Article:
Although crucial for the understanding of adaptive evolution, genetically resolved examples of local adaptation are rare. To maximize survival and reproduction in their local environment, hosts should resist their local parasites and pathogens. The major histocompatibility complex (MHC) with its key function in parasite resistance represents an ideal candidate to investigate parasite-mediated local adaptation. Using replicated field mesocosms, stocked with second-generation lab-bred three-spined stickleback hybrids of a lake and a river population, we show local adaptation of MHC genotypes to population-specific parasites, independently of the genetic background. Furthermore, the multi-locus specificity of MHC genes revealed that increased individual allele divergence of lake MHC genotypes allows lake fish to fight the broad range of lake parasites, whereas more specific river genotypes confer selective advantages against the less diverse river parasites. Such results demonstrate that not only the presence of given alleles is important for local adaptation but also that the combinations of alleles on the different duplicated loci are crucial for host-parasite coevolution.
Comparative and Computational Genomics
Interplay of gene conversion and crossover in the molecular evolution of multigene families
Author(s): Hartasanchez, DA, Valles-Codina, O, Navarro, A
Multigene families are part of the pervasive Structural Variation (SV) present in eukaryotic genomes. In humans, regions with SV have been associated to disease and have been shown to participate in evolutionary innovation. Despite its widespread abundance and functional relevance, an accurate description of the underlying forces shaping the evolution of these regions is still lacking. In particular, the proper characterization of the interplay between mutation, crossover and gene conversion in multigene families is fundamental. We have developed a forward-time simulation program that incorporates duplications and focuses on the effect of concerted evolution (the non-independent evolution of duplicated regions). By means of simulations, we have explored a wide range of parameters, gaining insight into the evolution of regions under concerted evolution such as the MHC. First, we observe that neutral concerted evolution can confound scans for selection by mimicking the effects of both weak purifying selection or weak positive selection. These effects can be more pronounced if duplicated regions are collapsed, as is frequent in low-quality genome assemblies. Additionally, we explore the effects of crossover hotspots in duplicated regions that present gene conversion activity. Our results show that multigene-family evolution is highly dependent on the spatial distribution of crossover and gene conversion events and their rates, even under neutrality.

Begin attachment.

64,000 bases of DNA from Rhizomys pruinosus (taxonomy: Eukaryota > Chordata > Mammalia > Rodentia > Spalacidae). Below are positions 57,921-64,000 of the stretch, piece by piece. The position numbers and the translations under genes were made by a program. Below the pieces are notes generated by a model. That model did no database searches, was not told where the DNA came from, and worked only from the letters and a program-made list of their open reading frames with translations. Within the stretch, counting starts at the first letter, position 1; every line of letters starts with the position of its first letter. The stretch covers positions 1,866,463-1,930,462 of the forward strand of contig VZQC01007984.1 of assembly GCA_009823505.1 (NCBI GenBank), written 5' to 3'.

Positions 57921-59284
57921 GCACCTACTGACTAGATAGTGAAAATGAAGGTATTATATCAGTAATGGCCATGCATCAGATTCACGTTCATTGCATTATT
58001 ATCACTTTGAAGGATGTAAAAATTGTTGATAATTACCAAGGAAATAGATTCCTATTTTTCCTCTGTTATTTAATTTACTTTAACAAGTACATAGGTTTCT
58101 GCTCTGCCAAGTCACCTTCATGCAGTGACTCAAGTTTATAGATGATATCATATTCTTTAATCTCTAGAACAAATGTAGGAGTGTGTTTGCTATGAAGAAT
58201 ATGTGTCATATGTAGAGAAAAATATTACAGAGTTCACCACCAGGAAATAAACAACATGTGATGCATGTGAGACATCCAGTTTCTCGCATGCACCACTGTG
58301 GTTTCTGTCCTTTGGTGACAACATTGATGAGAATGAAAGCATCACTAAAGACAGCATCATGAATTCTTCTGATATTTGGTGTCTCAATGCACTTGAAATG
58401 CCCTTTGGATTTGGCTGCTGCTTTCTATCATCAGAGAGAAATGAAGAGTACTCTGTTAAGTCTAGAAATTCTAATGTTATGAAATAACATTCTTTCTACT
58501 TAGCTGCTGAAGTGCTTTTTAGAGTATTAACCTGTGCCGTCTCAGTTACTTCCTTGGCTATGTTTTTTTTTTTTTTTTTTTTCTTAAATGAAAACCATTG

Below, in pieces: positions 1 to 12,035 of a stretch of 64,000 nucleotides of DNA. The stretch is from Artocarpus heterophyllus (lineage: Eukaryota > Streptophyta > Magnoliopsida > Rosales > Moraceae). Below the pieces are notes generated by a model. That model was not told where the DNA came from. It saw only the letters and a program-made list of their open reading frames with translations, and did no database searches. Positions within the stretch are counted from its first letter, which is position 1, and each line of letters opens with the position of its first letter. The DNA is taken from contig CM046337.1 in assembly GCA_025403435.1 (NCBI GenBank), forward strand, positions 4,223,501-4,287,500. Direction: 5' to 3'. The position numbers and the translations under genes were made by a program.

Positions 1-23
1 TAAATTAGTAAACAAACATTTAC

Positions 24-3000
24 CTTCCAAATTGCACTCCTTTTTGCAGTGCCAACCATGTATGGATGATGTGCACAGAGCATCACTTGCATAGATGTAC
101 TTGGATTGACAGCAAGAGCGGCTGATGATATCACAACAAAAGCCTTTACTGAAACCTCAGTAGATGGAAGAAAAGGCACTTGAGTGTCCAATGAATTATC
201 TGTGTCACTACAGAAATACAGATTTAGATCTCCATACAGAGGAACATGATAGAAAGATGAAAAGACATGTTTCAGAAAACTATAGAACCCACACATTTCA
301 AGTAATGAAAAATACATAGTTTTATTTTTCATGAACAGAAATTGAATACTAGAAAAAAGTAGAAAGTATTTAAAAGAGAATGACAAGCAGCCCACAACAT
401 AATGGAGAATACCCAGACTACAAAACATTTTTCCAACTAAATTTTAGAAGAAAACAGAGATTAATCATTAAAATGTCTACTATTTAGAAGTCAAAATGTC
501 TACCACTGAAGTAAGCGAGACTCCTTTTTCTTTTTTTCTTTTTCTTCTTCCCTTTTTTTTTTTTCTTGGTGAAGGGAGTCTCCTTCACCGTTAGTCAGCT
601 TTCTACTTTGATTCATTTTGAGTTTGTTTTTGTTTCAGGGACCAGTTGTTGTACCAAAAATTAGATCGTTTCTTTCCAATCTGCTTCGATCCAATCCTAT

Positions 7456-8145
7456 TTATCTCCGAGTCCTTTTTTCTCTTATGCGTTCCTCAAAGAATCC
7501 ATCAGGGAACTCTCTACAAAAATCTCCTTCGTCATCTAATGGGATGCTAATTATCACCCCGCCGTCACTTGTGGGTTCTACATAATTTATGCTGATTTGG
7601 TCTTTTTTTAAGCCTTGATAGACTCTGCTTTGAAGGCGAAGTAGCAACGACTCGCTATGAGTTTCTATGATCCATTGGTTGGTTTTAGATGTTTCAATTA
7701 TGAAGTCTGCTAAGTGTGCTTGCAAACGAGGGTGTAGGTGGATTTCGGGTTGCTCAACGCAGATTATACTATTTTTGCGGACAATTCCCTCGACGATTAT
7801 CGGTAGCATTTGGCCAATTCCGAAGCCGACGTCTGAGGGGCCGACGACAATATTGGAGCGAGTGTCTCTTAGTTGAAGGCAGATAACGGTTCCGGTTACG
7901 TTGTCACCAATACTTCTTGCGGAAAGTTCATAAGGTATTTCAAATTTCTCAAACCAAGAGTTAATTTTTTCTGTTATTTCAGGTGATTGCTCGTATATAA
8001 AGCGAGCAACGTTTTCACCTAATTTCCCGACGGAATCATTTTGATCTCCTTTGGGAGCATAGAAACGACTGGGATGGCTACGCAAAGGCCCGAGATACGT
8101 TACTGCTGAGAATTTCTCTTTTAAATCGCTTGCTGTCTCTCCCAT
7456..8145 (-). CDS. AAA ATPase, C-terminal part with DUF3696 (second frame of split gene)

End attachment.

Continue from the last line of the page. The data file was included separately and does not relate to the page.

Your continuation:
Animal and Plant Sciences
Linking chemosensory multigene-family evolution with speciation in the pea aphid (Acyrthosiphon pisum)
Author(s): Duvaux, L, Smadja, C, Ferrari, J, Zhou, J, Butlin, RK
Ludovic DUvaux, Carole Smadja, Julia Ferrari, Within and between species, multigene families (MF) are known to be highly diverse in terms of both Copy Number Variation (CNV) and allelic diversity. Accordingly, within and between population diversities of MF have a strong potential to result from, or to fuel, local adaptation – and possibly speciation. However, these diversities have seldom been contrasted and their relative evolutionary dynamics remain poorly understood. The host-plant races of the pea aphid provide an excellent system to understand these dynamics in the context of speciation with gene flow. Notably, Chemosensory MF (CMF) – e.g. Olfactory Receptors (OR), Gustatory Receptors (GR), Odorant Binding Proteins (OBP) – are critically important for specific host plant recognition, i.e. putatively a main cause of reproductive isolation. We sequenced 120 individuals from 8 races using a target enrichment protocol and Solexa sequencing – guaranteeing a median coverage of 150X. In doing so, we assessed CNV and nucleotidic diversity at about 3000 exons (from CMF, other MF and control genes) and 650 promoters of CMF genes. Preliminary results show CNV is widespread, as it occurs in 65% of all exons (even surprisingly up to 57% for control exons). As with SNPs in single copy genes, most CNV in non CMF genes is shared among races. In contrast, for targets linked to chemosensory genes – notably GR exons and promoters – CNV tends to structure by race. Also, the rate of duplication appears higher for CMF: OR, OBP and promoters show significantly more CNV than other MF. Together, these results suggest that many CMF genes may evolve under positive selection and contribute to adaptation to host plants. In order to better understand the genetic basis of adaptation, work is ongoing to link patterns of CNV (i) to the history of gene flow between races; and (ii) to observed differences in gene expression within and between races across native and non-native host plants.